Opposition parties on Friday called for the resumption of parliamentary discussions on a constitutional revision, a day after President Moon Jae-in made the first mention of the divisive issue since his election last week.
The parties urged Moon to deliver on his election pledge to hold a referendum on the revision in tandem with local elections slated for June 2018, while stressing the discussions on how to rewrite the decades-old basic law must be led by the National Assembly.
|Chung Woo-taik (C), the acting leader of the main opposition Liberty Korea Party, speaks during a meeting with party officials at the National Assembly in Seoul on May 19, 2017. (Yonhap)|
During a ceremony to mark the 1980 pro-democracy movement in Gwangju, 350 kilometers south of Seoul, Moon vowed to seek a revision to have the spirits of the historic event enshrined in the Constitution.
"It is very meaningful that the president expressed his will for the revision early in his presidency," Chung Woo-taik, the acting leader of the main opposition Liberty Korea Party, said during a meeting with party officials.
"(Moon's) remarks offered a chance for the political circles to resume full-fledged discussions on the revision," he added.
The legislature launched a special panel in December to discuss the revision of the Constitution, which experts say has failed to embrace social and political changes that have transpired since the 1987 revision designed to limit authoritarian rulers from prolonging their presidencies.
Since its inception, the panel had led the political debate on the revision, but the discussions have been stalled over the past month with all political parties engrossed in their presidential election campaigns.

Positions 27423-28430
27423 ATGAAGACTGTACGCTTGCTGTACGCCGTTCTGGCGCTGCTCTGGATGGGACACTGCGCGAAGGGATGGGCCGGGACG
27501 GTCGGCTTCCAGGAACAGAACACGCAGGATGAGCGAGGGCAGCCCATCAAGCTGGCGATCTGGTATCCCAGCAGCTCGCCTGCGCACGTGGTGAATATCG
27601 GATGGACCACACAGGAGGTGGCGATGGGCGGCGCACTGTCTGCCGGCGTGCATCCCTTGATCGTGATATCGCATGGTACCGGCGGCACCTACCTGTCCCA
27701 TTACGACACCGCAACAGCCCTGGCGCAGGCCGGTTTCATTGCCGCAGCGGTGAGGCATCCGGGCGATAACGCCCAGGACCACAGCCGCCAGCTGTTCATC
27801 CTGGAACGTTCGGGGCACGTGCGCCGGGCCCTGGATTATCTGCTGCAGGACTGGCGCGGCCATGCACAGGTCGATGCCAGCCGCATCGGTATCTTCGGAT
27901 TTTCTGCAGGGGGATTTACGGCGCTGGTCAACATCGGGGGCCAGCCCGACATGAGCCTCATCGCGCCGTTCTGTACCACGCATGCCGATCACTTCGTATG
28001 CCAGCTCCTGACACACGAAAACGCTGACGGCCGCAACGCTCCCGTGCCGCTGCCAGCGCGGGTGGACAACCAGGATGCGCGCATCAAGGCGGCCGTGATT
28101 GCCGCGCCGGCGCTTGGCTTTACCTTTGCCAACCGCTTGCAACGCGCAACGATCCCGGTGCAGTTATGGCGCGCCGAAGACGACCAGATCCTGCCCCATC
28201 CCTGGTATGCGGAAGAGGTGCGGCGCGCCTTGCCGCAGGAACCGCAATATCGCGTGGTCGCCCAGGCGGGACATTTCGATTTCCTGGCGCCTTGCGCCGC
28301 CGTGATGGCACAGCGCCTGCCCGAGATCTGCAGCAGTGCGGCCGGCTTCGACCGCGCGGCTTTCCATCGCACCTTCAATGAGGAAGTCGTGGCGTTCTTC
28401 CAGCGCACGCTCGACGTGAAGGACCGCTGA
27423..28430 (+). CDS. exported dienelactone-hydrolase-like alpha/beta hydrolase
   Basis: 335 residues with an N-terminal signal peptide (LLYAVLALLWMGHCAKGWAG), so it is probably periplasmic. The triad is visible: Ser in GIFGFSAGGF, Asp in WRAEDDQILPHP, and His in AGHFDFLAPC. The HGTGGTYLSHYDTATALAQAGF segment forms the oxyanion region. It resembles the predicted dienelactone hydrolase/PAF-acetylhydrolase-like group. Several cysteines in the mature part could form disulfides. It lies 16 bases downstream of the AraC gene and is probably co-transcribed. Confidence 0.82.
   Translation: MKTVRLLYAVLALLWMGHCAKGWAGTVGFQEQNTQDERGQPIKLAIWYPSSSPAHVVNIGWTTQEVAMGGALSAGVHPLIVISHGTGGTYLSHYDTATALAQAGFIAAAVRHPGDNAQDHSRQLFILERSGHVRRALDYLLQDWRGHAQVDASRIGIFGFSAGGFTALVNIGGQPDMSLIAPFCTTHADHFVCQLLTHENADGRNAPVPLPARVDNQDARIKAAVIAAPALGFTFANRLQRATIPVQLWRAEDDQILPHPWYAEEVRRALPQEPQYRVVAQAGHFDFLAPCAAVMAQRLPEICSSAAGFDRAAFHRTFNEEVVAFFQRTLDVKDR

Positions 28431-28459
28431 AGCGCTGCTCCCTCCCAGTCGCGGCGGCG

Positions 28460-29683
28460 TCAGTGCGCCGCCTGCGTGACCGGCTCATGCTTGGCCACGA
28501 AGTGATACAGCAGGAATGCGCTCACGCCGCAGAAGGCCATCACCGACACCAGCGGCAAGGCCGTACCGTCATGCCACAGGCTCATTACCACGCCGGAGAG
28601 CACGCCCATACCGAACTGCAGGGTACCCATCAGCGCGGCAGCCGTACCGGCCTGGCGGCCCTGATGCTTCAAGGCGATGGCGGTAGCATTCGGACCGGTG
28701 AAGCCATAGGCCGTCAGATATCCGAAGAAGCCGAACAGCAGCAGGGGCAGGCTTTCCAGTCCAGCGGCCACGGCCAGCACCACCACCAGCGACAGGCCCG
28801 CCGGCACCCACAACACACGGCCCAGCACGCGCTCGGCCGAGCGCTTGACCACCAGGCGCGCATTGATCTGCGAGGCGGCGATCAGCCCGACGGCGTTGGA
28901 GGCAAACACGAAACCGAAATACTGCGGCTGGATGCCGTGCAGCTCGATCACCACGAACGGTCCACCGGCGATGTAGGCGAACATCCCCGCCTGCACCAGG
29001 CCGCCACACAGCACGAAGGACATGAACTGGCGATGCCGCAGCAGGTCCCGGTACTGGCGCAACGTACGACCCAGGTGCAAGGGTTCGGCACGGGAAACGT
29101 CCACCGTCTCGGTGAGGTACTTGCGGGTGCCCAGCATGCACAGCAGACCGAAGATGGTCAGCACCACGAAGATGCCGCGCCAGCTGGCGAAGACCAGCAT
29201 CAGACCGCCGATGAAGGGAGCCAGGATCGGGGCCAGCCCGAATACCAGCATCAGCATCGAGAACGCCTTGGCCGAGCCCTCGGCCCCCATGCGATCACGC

Kim Dong-cheol, the floor leader of the minor opposition People's Party, also stressed the need to swiftly resume the amendment discussions at the parliamentary panel, saying that the revision would be a bellwether of whether the Moon government will successfully lead the country.
"(The revision) is a work to change how the country is run," he said during a meeting of senior party officials.
"We have to institutionalize 'cooperative governance' through dialogue and communication between the government and the National Assembly, between the ruling and opposition parties, and between the minor and opposition parties," he added.
The debate on the revision has centered on spreading out power that is now concentrated in the president, a point on which many politicians from the ruling and opposition parties alike largely agree. But political circles are split over how to alter the law.
During his campaign, Moon called for changing the current single-term, five-year presidency into a four-year presidency with the possibility for re-election, limited to two terms, with saying that the change would help ensure consistent policy implementation with long-term visions. (Yonhap)